Re:measuring distances in grid space

Devi Jankowicz (
Sun, 30 May 1999 00:44:42 +0000

Tony Downing repleis to my earlier item,

>Devi's point imply that we should regard it as bad practise not to check
>out the analysis with the participant?

Well, I wouldn't put it as strongly as that: depends on the context and
what you're seeking to get out of it! Maybe, "yes, of course" if you're
doing counselling/guidance/personal growth wor; "it depends" if you;re
doing anything else. (My own example was just an instance of me mucking
around to see what I could learn about different methods of cluster
analysis. It was never published, done out of sheer personal interest.)

By and large: if _you_ think that an opinion from the respondent is
feasible and will be useful, get it!

The example I quoted suggests it might be worthwhile: remember, a high
matching score between any two elements, or constructs, is just a number
representing a rating. If you want to draw inferences about about a
person's structure in general, rather than simply as shown by the
ratings, it's often faster to ask the person. Particularly, a high
matching score between two constructs may _not_ mean that the constructs
are causally linked ("whenever you think a - not a, you also tend to
think b - not b; does that mean that b - not b is implicationally
dependent on a - not a?"), but simply associated without cause; or,
indeed, simply coincidentally present, a function of how adequately you'd
sampled the whole realm of discourse in choosing the elements you used.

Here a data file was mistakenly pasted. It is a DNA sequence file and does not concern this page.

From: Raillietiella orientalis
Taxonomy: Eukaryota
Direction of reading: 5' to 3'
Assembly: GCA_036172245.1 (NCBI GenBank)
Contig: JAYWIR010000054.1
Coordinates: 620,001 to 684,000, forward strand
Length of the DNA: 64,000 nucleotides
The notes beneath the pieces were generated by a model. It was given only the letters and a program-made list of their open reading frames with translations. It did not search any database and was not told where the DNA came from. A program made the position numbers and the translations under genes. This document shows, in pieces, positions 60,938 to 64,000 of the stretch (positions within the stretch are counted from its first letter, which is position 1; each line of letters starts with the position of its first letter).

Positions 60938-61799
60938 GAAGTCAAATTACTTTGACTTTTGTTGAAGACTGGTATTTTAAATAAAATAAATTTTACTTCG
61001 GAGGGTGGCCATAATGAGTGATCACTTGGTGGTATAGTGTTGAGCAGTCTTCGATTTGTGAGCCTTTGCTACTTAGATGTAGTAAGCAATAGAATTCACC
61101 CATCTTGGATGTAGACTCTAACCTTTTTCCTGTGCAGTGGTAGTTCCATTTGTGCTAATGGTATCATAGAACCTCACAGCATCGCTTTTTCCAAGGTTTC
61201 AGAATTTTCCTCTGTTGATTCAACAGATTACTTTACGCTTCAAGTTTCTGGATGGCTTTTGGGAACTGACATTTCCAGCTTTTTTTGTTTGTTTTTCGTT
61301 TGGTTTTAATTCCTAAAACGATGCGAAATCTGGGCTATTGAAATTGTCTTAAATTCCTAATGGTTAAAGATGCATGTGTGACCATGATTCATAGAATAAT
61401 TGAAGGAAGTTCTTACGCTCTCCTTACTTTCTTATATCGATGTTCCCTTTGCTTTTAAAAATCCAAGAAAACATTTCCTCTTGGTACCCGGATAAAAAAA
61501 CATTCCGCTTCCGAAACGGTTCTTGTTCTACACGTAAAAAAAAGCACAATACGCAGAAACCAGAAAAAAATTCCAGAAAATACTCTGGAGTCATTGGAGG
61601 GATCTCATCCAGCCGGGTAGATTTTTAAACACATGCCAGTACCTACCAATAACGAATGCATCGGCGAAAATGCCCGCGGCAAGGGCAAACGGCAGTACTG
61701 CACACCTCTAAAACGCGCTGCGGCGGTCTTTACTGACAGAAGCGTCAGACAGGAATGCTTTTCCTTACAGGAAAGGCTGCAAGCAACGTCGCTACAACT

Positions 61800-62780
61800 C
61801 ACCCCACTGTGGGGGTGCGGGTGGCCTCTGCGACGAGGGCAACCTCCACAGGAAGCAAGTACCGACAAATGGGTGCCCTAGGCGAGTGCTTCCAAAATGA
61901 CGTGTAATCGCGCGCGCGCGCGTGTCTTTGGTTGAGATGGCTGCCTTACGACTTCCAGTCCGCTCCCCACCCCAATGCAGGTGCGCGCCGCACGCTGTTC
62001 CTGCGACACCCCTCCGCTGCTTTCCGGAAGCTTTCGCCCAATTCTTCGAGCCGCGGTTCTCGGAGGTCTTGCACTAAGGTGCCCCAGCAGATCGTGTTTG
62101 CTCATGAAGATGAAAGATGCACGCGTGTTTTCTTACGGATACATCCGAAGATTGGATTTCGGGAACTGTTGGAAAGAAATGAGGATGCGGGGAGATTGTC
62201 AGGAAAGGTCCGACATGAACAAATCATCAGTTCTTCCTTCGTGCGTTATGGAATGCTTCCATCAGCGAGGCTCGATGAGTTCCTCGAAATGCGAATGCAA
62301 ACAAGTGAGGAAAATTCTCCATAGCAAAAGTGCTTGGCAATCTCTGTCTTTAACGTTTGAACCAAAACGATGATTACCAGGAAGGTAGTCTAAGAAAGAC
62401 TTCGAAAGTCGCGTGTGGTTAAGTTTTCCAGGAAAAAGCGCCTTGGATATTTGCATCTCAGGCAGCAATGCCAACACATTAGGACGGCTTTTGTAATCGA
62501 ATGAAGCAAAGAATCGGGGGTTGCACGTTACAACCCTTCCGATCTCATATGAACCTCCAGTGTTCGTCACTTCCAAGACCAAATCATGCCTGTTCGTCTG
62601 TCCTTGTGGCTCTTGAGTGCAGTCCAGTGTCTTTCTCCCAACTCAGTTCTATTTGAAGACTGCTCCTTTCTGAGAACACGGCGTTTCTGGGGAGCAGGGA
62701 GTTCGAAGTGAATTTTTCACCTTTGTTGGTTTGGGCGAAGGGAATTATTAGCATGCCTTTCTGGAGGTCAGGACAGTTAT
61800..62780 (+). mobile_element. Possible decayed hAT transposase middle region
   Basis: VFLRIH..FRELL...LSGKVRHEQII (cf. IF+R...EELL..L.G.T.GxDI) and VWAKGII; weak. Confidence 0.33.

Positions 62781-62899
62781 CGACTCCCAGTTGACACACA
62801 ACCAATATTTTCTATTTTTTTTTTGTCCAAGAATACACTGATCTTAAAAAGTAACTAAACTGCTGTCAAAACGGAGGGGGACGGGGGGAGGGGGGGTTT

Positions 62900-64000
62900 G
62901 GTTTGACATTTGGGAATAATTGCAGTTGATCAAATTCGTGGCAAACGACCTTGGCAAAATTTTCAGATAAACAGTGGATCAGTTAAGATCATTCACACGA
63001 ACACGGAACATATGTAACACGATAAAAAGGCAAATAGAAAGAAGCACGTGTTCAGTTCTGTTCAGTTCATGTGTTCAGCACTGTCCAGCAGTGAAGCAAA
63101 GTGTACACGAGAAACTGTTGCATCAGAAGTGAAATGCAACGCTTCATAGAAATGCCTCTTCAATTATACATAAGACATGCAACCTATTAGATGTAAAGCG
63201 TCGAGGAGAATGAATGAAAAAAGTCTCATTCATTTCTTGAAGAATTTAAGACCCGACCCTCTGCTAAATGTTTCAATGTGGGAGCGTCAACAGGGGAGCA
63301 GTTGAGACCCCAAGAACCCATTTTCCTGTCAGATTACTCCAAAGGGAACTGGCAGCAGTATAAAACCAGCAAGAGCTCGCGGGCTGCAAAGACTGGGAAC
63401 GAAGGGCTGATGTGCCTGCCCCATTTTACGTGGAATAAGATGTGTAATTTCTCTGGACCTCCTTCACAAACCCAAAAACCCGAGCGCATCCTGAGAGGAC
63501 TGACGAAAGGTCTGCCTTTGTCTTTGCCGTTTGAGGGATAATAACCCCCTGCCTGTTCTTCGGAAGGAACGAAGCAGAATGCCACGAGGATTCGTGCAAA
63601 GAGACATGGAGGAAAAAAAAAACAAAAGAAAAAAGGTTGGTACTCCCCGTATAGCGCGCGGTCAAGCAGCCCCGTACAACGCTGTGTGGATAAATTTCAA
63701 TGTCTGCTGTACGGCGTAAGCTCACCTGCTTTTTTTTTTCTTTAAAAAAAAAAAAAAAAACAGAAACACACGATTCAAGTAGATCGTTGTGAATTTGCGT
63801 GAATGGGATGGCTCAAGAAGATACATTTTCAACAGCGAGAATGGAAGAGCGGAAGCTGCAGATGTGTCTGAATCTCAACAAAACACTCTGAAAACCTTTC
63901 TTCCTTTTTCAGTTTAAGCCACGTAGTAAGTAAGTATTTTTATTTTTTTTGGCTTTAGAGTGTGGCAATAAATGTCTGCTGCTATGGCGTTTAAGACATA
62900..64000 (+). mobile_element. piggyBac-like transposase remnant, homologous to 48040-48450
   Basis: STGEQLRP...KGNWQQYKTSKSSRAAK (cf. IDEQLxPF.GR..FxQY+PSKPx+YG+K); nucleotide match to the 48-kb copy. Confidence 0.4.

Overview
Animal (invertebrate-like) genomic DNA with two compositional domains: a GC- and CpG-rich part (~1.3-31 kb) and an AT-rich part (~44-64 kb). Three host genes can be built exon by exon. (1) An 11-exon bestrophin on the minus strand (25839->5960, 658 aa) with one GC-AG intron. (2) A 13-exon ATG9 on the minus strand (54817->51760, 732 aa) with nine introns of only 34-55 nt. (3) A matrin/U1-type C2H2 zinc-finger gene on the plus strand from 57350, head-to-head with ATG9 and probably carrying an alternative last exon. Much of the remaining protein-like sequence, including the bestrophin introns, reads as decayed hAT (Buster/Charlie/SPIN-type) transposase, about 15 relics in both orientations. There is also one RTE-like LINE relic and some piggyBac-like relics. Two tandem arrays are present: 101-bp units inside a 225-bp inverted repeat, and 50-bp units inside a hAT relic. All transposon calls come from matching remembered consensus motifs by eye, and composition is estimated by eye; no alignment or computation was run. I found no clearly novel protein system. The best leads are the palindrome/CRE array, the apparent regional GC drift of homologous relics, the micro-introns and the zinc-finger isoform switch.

For example: suppose 8 elements are rated such that the matching score
chocolatey - milky
nice - nasty
is 95%.

If the elements were different brands of chocolate the inference that I
dislike milky chocolates is actually quite true. I dislike white
chocolate, and prefer bitter!

If the elements were skin colours of people I know, you'd really have to
ask me to find out, wouldn't you? It could be true for my construing of
those particular 8 people but certainly not of my construing of people in

How large is a sample of elements before it's adequate? When it comes to
rep grids, it seems to depend very much on the context, much more so than
on statistical properties like population size, acceptable alpha, and so

"If you want to know what a person thinks, why not ask him? He might just
tell you!" Kelly, passim.
The numbers are just one information source which determine meaning; they
don't do so pre-emptively.



PS re your PS. I still have a programme I wrote to cluster-analyse a 10 x
10 grid... on a Sinclair ZX81! The machine with the "massive optional
add-on 16k RAMpack", remember? Took two passes through the machine, one
for elicitation and another for analysis... but if you can fit that into
32k, it ought to be possible on a Psion. If there's a BASIC compiler for
the Psion and you're willing to do some tidying up, you're welcome to the